The first time I saw a brown pelican in North Carolina I was charmed by this odd bird. It may look gawky on land, but when a pelican takes to the skies it is sheer elegance. Undulating as it flies up and down along the shoreline, when a pelican spies food, it stops and dives, straight as an arrow, into the surf.

Brown pelicans can remain in flight for many hours at a time using slow, powerful wing beats. While flying, they draw in their head between their shoulders, stretch out their broad, webbed feet and fly in perfect silence. Also strong swimmers, young pelicans barely able to fly have been timed swimming at 3 miles per hour.

Primarily fish eaters, pelicans require up to 4 pounds of fish a day. They have extremely keen eyesight. Flying over water, sometimes as high as 70 feet, pelicans can spot a single fish. Diving steeply, sometimes submerging themselves completely, pelicans usually come up with a mouthful of fish.

Suspended from the lower half of a pelican’s long, straight bill is a pouch that is used as a dipnet. The pouch holds the pelican’s catch until the water, as much as 3 gallons, is squeezed out. The pouch also serves as a cooling mechanism and as a feeding trough for young pelicans.

Brown pelicans are the smallest pelicans. They range in size from 42–54 inches long, weigh 8–10 pounds and have a wingspan of 6–7 feet. They are recognized by chestnut and white necks, white heads, pale yellow crowns, brown backs, grayish bills and pouches, and black legs and feet.

Pelicans are social and gregarious. Males and females, juveniles and adults, congregate in large flocks for much of the year. Brown pelicans nest in colonies, mostly on small coastal islands which provide protection from predators and flooding. They build their nests on the ground, in bushes or in the tops of trees.

Like many birds, newly hatched pelicans are blind, featherless and completely dependent upon their parents. They soon develop a soft, silky down, followed by feathers. The average age at first flight is 75 days.

The young are fed with great care. Fish are instantly swallowed to be disgorged later for the young. At first, the food is dropped in a well-macerated state into their extended throats; afterward, the fish is given to them in its entirety; and finally, the parent birds merely place it on the edge of the nest.

Though more common to the Southeast, brown pelicans have been nesting in the lower part of the Chesapeake Bay since 1987. More recently, they have moved northward into the mid-Bay.

The first nesting record for the state of Virginia was in 1987. There were 2 breeding sites located that year. Metomkin Island, a barrier island along the seaward margin of the Eastern Shore, had approximately 20 active nests that year. The second site was Fisherman’s Island, the southernmost barrier island at the mouth of the Bay. This site had four active nests that year. Pelicans nested on Metomkin for only one year but have nested on Fisherman’s Island every year since 1989.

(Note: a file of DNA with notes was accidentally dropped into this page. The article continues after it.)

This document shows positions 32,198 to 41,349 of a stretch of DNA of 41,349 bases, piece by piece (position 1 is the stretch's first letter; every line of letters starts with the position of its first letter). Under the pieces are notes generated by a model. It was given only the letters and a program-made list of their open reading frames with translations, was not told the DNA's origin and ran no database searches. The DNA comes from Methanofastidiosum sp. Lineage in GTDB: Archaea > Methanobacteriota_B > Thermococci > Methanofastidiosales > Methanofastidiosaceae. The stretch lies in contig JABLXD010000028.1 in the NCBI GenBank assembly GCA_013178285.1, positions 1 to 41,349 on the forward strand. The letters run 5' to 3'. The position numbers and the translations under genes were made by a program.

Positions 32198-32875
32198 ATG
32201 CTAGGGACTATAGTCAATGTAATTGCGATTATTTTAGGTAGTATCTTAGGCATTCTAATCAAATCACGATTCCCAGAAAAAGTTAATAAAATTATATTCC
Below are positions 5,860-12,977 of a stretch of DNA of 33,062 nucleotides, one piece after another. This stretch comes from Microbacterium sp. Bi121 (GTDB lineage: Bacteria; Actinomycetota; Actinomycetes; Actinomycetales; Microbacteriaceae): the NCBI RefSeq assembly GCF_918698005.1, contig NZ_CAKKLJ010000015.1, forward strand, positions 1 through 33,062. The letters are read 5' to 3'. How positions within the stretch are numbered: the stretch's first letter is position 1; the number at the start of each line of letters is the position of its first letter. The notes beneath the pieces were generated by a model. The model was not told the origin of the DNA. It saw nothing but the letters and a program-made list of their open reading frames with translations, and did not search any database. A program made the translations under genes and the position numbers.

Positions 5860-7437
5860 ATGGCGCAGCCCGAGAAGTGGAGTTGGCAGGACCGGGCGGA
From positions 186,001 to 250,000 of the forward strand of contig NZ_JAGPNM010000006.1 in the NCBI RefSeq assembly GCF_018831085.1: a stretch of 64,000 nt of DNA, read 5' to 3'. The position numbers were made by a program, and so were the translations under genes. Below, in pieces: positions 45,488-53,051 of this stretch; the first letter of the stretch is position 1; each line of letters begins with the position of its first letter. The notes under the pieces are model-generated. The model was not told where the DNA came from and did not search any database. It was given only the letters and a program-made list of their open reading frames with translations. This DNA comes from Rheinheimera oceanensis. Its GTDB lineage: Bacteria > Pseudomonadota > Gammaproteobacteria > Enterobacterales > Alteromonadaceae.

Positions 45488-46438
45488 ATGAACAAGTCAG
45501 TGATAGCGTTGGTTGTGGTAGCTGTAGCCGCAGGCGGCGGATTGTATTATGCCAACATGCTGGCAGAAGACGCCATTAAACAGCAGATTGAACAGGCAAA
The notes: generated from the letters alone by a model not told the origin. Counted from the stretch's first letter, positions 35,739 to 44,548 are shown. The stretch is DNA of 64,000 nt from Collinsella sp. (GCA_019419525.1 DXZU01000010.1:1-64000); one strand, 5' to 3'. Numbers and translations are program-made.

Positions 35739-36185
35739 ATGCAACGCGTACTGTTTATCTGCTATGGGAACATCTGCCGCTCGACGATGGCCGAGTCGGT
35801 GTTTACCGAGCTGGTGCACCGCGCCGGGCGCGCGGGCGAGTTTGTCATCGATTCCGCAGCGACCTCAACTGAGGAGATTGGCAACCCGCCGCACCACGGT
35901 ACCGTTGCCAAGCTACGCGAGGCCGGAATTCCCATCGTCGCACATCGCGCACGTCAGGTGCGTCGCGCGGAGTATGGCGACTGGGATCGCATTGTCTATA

In 1993, a survey of colonial waterbirds in coastal Virginia found pelican colonies on Fisherman’s Island and Cheeseman Island, just south of the Maryland/Virginia border. The Fisherman’s Island colony contained 324 nests and the Cheeseman Island colony contained 44 nests. Since that time, the Fisherman’s colony has increased by more than 50 percent. It has been estimated that Virginia currently supports about 500 pelican pairs.

In Maryland, a single colony on a state-owned dredge spoil island in Chincoteague Bay near Assateague Island was active from 1987 through 1995. From 1996 through 1997, there were no brown pelicans nesting in Maryland.

Then, in 1998, the first pelican colony in the Maryland portion of the Bay formed on Spring Island, which is located in shallow water between Bloodsworth and South Marsh islands. This year there are 143 pairs nesting at Spring Island.

Brown pelicans have few natural enemies. Their biggest threat has been people. In the late 19th and early 20th centuries, pelicans were hunted for their feathers. After World War I, pelicans were slaughtered because it was thought that they were decimating commercial fisheries. With the use of DDT in the 1940s, pelican populations plummeted. DDT, picked up by pelicans eating contaminated fish, caused the birds to lay eggs with shells so thin they broke during incubation.

Several efforts curbed the decline of brown pelicans. The passage of the Migratory Bird Treaty Act in 1918 gave protection to pelicans and other birds and helped curb illegal killing. Studies proving that pelicans were not harming commercial fisheries helped to stop the slaughter. In 1970, the brown pelican was listed as an endangered species, affording them more protection. In 1972, the use of DDT was banned in the United States.

Together, these actions have helped to increase the population of brown pelicans. In 1985, brown pelican populations on the Atlantic coast and in Alabama and Florida recovered to the point where the species could be removed from the Endangered Species List in that part of its range.

Although brown pelicans are doing well on the Atlantic coast, threats still remain. The disturbance of nesting colonies, birds being caught on fish hooks or entangled in monofilament line, and oil or chemical spills still pose a threat to this wonderful bird. However, with care, brown pelicans will continue to nest on islands in the Chesapeake Bay.

For more information on Chesapeake Bay fish and wildlife see:

Dr. Bryan D. Watts, director of Center for Conservation Biology at the College of William and Mary and David Brinker of the Maryland Department of Natural Resources assisted with this article.